In tradition with all Mommy Bloggers (Capital “M” and “B”) I’d like to present to you a montage of TEH CUTEZ. I know I know, I hear it. Sorry. One of my favorite traditions is the annual Girls & Kids Christmas (Same of moms and kids camping gang). We gather the children to play until they sweat, feed them, trade presents (picked by lottery, one kid buys for one other kid) and make an ornament. I’m a fan of tradition. It’s predictable and comfortable. It’s so predictable, in fact, that as the years have progressed we have added children but still, every year, predictably, someone will sprint out of the “HOLD STILL FOR THE BLOODY PHOTO” part of the evening. Every. Year. The past 18 months have been particularly hard for me. I have not been writing here much as I can’t exactly say what it is that unfolds in reality. I’ve stayed quiet, I’ve stayed away, I’ve stayed pre-occupied. Some people came to rescue me at various times in the past year and a half. Others have quietly waited for me to get myself back together. And still others have turned away and left my life without a second glance. Victoria is one of those people who, while being utterly frustrated by my lack of being available, never gave up on me as a friend. In fact, when I needed someone so desperately, as I was so remotely unavailable even to myself, she pushed her way in and stood ground while I gathered up my last bits of sanity. This isn’t an...
I was in meetings all morning at work. I was fired up about some frustrating blockers about my seemingly important work of moving bits and bytes around on various screens. Then I saw an email from one of my closest friends that her niece and nephew’s school had a major shooting today. They have her nieces but her nephew is still missing. Now, look, I know that it’s all the way in Connecticut and I live all the way here in Seattle. But V’s son and my son are great buds. They go to schools a few miles apart. My son has played with her nephew, the one missing right now. So no, I do not think...
“Everything changes in third grade, Bud.” My wise eight year old is schooling her five year old brother. “You don’t get a Big Buddy anymore at school. YOU ARE the Big Buddy.” These words hit something in my memory. I flash to a month after my Grandmother’s death (something I’ve talked about before) and I remember my mom saying to me, “It’s so weird to not have a mom. Now I *am* the mom.” Today is my grandmother’s birthday. She passed away this month, too, but I try not to think of that date. Instead, when I think of my grandmother, I do so on this day, her LIFE day. It wasn’t until my early twenties, after my Grandfather passed that I came to know her better and it wasn’t until after...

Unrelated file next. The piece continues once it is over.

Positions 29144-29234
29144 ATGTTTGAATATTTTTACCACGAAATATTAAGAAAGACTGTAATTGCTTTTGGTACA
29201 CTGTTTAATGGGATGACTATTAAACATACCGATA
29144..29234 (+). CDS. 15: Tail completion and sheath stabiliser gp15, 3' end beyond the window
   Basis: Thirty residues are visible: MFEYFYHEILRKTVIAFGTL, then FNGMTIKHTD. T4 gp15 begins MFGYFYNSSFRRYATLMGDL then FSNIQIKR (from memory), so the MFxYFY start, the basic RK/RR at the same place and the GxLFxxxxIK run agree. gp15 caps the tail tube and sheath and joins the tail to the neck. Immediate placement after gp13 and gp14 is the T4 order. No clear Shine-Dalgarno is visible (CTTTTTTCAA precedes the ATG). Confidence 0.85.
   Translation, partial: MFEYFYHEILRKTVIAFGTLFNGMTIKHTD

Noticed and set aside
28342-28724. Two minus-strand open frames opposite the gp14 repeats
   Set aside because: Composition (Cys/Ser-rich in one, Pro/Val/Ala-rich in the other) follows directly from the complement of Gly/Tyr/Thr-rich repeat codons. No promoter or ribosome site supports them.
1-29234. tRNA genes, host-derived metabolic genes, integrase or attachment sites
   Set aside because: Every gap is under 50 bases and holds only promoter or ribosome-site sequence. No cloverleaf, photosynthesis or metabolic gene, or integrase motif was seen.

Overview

As a little girl sitting in a pew at St Mary’s Catholic Church, I was pretty sure the Priest was talking directly to me about 90% of the time. (The other 10% I figured he was talking about those girls at school who really needed to go to confession for breaking commandment number 5: Honor your father and mother because surely that could never be me.) Even if it was a sermon about giving money back to the church or not overdoing the strong drink, or treating work as a sanctuary, I still took these to heart at 8 years of age. God was telling me something. He had to be. Didn’t I just have too much Tang yesterday? The thing is this...
Adult ADHD 14/Apr/2013
Because diaper changing isn’t under NDA 11/Feb/2013
Merry Merry and Happy All That 26/Dec/2012
Too close to home 14/Dec/2012
Celebrating Life this Holiday Season 07/Dec/2012
The Universe Called Collect 16/Nov/2012
These ideas are now mostly shared with a very tiny select group of... Read more
I know I know, I hear it. Sorry.
They have her nieces but her nephew is still missing.
The thing is this... Read more